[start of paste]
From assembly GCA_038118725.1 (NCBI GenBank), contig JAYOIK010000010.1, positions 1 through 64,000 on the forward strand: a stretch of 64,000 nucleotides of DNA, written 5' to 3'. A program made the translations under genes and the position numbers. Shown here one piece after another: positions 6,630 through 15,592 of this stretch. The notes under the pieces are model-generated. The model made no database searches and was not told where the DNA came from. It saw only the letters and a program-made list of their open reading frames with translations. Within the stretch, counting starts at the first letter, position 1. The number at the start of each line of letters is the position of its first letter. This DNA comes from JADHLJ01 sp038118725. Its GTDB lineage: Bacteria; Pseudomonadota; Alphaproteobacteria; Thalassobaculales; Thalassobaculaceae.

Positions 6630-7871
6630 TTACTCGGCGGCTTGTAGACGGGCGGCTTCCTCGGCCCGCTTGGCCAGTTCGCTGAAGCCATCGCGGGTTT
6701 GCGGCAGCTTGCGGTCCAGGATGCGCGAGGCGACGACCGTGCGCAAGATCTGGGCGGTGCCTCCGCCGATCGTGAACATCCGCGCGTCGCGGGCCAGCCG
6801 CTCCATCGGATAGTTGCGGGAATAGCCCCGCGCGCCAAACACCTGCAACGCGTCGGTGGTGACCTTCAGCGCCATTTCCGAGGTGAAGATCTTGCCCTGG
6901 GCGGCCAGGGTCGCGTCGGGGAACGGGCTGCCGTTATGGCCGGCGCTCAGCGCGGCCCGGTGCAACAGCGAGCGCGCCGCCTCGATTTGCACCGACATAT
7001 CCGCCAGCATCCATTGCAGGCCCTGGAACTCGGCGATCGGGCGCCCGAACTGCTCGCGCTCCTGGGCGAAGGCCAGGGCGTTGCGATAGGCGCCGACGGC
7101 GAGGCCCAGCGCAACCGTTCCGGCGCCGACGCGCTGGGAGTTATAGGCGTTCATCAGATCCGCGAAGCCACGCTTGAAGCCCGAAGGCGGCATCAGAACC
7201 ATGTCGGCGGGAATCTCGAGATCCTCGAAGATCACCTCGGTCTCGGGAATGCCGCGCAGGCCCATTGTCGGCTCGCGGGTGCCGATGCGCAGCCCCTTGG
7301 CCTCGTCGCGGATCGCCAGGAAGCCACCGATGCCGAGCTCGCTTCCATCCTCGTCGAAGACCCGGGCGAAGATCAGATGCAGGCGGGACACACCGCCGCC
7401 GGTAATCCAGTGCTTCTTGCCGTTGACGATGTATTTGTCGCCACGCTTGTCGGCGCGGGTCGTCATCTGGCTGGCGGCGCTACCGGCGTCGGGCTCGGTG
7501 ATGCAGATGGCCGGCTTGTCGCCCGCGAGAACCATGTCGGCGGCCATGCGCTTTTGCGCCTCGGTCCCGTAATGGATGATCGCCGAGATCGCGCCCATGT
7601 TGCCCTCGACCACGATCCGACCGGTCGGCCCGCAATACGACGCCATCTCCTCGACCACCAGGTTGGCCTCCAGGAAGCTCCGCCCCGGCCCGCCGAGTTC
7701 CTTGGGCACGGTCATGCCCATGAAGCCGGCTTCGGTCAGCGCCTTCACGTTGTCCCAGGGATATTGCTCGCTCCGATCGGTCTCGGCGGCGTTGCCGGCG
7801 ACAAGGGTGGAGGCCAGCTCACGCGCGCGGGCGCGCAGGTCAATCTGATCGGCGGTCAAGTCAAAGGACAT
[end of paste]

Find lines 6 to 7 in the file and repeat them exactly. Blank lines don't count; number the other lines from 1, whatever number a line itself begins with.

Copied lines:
6901 GCGGCCAGGGTCGCGTCGGGGAACGGGCTGCCGTTATGGCCGGCGCTCAGCGCGGCCCGGTGCAACAGCGAGCGCGCCGCCTCGATTTGCACCGACATAT
7001 CCGCCAGCATCCATTGCAGGCCCTGGAACTCGGCGATCGGGCGCCCGAACTGCTCGCGCTCCTGGGCGAAGGCCAGGGCGTTGCGATAGGCGCCGACGGC